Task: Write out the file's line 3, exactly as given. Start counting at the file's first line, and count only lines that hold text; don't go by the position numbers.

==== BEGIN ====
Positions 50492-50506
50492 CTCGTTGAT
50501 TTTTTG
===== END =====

50501 TTTTTG